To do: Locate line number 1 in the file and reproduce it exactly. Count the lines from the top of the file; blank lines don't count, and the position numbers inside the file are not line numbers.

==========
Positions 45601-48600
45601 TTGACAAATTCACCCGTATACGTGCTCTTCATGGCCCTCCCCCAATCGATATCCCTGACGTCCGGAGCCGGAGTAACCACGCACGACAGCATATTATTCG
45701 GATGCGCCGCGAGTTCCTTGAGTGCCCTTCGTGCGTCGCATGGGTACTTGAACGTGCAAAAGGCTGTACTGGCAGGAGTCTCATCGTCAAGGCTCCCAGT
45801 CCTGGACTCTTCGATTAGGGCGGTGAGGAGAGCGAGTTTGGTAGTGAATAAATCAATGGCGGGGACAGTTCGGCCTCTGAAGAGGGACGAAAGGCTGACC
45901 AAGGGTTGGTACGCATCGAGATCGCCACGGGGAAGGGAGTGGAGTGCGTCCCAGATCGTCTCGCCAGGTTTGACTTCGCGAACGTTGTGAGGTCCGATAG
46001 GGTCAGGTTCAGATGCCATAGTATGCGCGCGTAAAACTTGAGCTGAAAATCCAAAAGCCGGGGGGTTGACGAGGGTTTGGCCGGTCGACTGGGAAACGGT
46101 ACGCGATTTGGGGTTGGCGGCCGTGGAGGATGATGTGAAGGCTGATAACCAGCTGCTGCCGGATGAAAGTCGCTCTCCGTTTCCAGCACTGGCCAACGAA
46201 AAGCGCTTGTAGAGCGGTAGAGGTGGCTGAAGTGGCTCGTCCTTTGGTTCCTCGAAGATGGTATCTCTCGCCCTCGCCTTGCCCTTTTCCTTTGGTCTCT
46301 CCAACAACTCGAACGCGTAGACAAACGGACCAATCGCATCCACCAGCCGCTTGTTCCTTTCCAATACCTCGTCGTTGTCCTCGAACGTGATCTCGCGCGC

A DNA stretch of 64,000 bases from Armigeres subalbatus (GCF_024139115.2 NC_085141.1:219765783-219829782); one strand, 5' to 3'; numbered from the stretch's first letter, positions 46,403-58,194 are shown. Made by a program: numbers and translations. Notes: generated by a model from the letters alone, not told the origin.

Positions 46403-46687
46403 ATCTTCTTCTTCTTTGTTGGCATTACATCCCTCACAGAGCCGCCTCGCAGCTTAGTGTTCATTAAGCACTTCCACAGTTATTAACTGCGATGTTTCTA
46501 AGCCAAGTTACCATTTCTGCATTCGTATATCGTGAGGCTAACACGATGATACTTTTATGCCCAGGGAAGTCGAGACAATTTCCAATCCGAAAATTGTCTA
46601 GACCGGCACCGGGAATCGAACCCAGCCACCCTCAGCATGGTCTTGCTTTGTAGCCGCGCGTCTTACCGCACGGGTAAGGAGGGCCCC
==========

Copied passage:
Positions 45601-48600